I like the new trend that assigns bird characteristics to elected officials to identify their stance on energy and climate policy—and with new birds flocking to DC and state capitols after Tuesday’s election, it’s high time we figure out what species they are. Thanks to David Roberts at Grist there are Climate Hawks (a term gaining some significant traction). Thanks to Center for American Progress, there are also Climate Peacocks. I propose we add Climate Dodos to the list.
Needless to say, hawks are aggressive and fearless; they are alert and intelligent. And Climate Hawks are just that, hawkish. They see the security risks of delaying climate and energy policy (including environmental, economic, and health risks) and therefore will push for action no matter what. Peacocks, of course, are birds known for fanning out their impressive tail feathers to look big and tough, but it’s all a phony act.Hiding behind the peacock’s showy display is a terribly scared bird. (I guess it’s fitting that they are related to the chicken. And by all appearances they are birds with exceedingly small brain size to body ratios.) Climate Peacocks, of course, are all talk. They puff up their feathers with bluff and bluster, saying they want to fight climate change and build a clean energy economy, but they consistently fail to vote for climate and energy policy, therefore becoming big roadblocks to progress.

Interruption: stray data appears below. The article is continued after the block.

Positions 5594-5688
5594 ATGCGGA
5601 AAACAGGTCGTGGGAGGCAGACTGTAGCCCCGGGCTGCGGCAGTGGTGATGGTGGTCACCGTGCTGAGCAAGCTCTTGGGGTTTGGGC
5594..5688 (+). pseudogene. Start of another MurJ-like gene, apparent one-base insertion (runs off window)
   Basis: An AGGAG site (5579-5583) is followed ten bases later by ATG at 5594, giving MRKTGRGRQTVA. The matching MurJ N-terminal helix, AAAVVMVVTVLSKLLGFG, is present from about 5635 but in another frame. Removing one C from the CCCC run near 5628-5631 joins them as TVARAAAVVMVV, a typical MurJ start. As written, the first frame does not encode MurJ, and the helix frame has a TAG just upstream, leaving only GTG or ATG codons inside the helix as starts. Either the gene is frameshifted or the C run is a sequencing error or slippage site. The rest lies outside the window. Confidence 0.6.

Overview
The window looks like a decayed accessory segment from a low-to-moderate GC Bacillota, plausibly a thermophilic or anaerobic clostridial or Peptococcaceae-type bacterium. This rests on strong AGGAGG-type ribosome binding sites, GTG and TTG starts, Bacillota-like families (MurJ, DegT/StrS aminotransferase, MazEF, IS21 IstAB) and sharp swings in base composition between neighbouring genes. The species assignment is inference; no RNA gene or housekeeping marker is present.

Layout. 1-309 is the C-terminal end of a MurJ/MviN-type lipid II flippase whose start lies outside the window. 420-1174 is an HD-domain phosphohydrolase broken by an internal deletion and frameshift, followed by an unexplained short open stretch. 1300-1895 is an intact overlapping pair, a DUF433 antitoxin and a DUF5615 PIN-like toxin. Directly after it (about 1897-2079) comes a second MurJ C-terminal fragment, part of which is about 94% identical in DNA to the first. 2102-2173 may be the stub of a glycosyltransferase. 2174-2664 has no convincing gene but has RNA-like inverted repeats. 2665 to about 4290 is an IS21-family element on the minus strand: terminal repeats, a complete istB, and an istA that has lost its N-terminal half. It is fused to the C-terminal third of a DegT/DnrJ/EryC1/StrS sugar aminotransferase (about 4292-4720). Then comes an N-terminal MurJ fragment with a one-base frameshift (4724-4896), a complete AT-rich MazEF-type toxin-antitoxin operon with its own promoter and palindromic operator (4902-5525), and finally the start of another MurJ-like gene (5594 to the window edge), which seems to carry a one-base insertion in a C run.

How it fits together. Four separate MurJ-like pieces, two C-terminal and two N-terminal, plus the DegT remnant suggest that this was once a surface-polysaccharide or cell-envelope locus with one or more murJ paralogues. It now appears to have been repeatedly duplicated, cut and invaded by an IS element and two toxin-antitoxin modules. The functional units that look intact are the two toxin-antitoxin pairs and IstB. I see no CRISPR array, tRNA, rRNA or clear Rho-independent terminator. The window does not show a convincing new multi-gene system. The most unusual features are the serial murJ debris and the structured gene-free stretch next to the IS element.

In the military context, a Dove is the opposite of a Hawk. But that doesn’t seem fitting for describing climate science deniers and the rest of the gang that clings desperately to the dirty old fuels of the past—because doves, after all, are all about peace and love, etc. As far as symbols go, the dove is far too positive. Some have suggested Climate Zombies which is a fittingly frightful moniker for those office seekers who go so far as to say that the science behind human-caused global warming is a conspiracy or hoax, but it strays from the ornithological theme which is unfortunate.
But what about Climate Dodos? It’s quite perfect, really, because the dodo is—or rather was–actually related to the dove but it’s far sillier-looking. The dodo, of course, has been extinct since the mid-to-late 17th century.
According to the Wikipedia entry (where I got all my info on dodos, btw), the phrase “to go the way of the dodo” means to become “extinct or obsolete, to fall out of common usage or practice, or to become a thing of the past.” Fittingly, it is commonly used as the archetype of an extinct species because its extinction occurred during recorded human history and was directly attributable to human activity. Now that seems just about right—on so many levels!